With next Thursday’s premiere, the show dives right back into NBC’s financial wreck, with winks at 30 Rock’s indie status. “We’ll trick those race-car-loving wide loads into watching your lefty homoerotic propaganda hour yet!” Jack says. A few of the early plots are limp, including a Three’s Company–like misunderstanding about Liz and Pete. Harder hitting is a parody of the writers’ strike, a scenario that explodes when Kenneth discovers Jack’s paycheck—so big it folds out, despite Jack’s demands for company-wide cuts. Led by Kenneth, the pages picket NBC. Kenneth is incorruptible, he even sees through all of Jack’s lies. But the plot resolves with a cynical twist, a reflection of the union’s willingness to settle for token gestures. It also suggests an unsettling shift in the series itself: With Liz co-opted, Jack’s antagonist is now Kenneth, the lowest man on the NBC totem pole, someone so pure, so easily gulled, he’s no threat at all.
Still, I have to admit the last line of the show literally made me gasp. I don’t want to spoil anything, but it was the kind of fuck-you to NBC and its flagship properties that would seem incredibly subversive if it weren’t for the fact that it’s airing on NBC. And by the second episode, the series has found its juicy rhythms again, with rat-a-tat riffs on government bailouts and the return of Will Arnett as Jack’s corporate enemy, who has been busy infiltrating the Obama administration through playdates with Malia.
30 Rock has made me laugh harder in the last few years than practically any other show. But I do wonder how it’ll fare in reruns: Will it last 40 years, like Monty Python, or is it more like SCTV, an influential series that now feels musty, its targets having faded long ago? I’ve been reading John Ortved’s unauthorized oral history of The Simpsons, a pleasurably nasty account of collaboration and backstabbing. Ortved captures the excitement of the series’ radical beginnings, back when Bart Simpson was considered a dangerous role model and the first President Bush complained that families should be “a lot more like the Waltons and a lot less like the Simpsons.” (The writers wedged Bart’s comeback into the intro: “Hey, we’re like the Waltons! We’re praying for the end of the Depression, too.”)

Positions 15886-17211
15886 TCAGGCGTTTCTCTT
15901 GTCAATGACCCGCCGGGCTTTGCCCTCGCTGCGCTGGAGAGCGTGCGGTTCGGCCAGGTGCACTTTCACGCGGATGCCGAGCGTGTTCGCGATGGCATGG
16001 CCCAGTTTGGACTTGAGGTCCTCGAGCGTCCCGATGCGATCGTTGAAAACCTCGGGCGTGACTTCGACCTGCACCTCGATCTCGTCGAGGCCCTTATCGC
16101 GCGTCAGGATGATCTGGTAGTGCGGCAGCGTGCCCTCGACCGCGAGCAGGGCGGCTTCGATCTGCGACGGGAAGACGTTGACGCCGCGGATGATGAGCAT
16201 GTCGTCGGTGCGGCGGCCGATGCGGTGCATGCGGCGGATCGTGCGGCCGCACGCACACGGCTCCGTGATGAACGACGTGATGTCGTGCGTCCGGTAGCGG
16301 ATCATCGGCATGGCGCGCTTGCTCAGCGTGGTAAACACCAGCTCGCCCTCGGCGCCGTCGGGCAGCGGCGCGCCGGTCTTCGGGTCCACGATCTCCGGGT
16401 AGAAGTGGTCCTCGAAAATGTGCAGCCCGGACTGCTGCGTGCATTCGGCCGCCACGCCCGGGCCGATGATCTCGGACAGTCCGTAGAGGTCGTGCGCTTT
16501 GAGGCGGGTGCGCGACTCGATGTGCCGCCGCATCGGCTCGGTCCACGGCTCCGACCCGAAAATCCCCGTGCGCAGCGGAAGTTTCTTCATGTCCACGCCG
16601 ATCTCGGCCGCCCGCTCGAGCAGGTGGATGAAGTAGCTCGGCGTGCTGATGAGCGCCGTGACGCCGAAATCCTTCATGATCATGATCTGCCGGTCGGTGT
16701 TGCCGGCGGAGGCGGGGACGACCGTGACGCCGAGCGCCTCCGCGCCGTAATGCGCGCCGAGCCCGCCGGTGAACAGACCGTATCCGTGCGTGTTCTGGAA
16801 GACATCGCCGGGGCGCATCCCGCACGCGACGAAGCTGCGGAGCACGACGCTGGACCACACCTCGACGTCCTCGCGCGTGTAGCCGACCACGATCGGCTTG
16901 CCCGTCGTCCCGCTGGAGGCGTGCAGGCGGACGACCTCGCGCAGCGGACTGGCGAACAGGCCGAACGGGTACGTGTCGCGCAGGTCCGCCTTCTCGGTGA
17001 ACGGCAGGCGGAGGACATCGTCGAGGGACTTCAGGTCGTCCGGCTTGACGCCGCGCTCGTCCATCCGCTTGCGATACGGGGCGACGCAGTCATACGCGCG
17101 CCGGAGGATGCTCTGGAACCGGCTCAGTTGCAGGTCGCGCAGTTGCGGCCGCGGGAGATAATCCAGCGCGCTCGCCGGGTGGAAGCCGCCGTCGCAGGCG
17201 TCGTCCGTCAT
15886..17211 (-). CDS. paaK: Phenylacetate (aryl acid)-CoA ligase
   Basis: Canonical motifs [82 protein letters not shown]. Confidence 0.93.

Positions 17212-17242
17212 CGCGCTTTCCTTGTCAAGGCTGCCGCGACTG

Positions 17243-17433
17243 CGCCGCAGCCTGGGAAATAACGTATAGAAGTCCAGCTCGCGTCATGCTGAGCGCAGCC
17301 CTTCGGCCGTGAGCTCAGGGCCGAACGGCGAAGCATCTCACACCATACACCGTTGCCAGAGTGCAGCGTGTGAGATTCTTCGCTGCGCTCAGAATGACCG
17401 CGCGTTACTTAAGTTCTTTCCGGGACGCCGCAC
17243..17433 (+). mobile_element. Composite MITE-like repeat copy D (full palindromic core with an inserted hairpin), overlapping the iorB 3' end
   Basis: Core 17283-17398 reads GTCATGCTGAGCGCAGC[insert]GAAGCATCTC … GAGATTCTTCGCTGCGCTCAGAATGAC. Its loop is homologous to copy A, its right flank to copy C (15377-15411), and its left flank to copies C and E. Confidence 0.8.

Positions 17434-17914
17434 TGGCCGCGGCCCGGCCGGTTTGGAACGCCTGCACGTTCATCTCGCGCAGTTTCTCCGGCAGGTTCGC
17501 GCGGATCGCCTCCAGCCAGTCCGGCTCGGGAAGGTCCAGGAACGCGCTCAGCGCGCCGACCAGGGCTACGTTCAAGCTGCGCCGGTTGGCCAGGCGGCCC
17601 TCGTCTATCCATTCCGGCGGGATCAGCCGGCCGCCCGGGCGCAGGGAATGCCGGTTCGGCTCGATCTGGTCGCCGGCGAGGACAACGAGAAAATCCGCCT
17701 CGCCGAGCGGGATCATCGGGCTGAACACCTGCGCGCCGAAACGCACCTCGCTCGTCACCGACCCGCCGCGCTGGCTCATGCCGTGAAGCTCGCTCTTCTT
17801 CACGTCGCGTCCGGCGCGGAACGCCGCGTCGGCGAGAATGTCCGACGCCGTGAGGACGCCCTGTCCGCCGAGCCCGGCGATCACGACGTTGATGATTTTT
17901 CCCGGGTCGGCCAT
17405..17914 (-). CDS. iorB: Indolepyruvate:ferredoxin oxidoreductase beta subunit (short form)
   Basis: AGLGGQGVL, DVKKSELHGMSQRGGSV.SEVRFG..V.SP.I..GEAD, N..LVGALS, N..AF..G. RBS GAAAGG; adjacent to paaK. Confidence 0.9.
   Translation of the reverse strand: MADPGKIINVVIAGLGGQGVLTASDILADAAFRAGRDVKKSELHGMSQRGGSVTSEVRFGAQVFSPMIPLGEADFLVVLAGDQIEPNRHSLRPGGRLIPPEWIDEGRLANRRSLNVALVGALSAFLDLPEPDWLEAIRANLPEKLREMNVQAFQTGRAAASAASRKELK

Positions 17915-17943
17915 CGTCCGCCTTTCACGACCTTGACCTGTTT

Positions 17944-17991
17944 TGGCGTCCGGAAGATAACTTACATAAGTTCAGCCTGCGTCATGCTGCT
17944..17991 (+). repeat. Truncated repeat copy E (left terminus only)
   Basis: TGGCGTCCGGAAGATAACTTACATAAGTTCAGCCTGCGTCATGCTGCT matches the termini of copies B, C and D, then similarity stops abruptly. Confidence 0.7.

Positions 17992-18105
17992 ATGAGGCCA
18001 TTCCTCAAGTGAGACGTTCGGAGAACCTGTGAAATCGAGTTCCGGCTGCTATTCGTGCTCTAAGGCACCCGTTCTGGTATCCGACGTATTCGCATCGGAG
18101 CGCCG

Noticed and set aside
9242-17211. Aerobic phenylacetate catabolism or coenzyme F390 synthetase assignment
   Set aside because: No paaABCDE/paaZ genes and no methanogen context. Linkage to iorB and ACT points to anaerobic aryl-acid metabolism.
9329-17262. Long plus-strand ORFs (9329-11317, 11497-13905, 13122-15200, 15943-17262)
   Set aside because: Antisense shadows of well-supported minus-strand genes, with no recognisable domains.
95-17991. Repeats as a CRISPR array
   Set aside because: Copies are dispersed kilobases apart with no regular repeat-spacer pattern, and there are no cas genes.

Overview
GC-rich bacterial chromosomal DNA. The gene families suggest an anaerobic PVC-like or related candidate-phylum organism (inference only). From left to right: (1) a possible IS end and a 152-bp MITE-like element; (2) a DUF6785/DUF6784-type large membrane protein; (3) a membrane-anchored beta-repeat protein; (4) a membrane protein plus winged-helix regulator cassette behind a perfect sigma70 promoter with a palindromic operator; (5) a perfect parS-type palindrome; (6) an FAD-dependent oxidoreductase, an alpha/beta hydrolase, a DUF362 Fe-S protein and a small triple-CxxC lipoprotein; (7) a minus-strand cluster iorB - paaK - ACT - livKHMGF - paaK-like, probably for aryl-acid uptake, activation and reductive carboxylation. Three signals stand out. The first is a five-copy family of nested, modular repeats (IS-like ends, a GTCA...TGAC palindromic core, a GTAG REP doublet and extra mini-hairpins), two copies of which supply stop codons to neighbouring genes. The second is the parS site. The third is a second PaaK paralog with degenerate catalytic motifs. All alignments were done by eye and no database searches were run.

But as Ortved points out, with time, the show stopped being subversive or even challenging—not merely because it’s nearly impossible to keep writing cutting-edge comedy past a few seasons, but because the culture itself had embraced the show’s rhetoric. “Do the Bartman” was a radio sensation, and the series became a patriotic favorite and, finally, the tired flagship brand of the network it once mocked.
For all of the technological changes afoot in television, no one’s got a time machine. Monty Python launched when TV was so disposable the BBC nearly threw out the show’s reels. To discuss the skits, you had to act them out—you never knew if you’d see them again. In contrast, 30 Rock’s audience will recap, rewind, analyze it into atoms. TV is something we archive, believing it will last. But even this cycle may be temporary: Who knows what shape TV will take as it moves online? Even if 30 Rock isn’t funny for the ages, it might be something just as interesting: a time capsule of the crisis that turned TV into something new.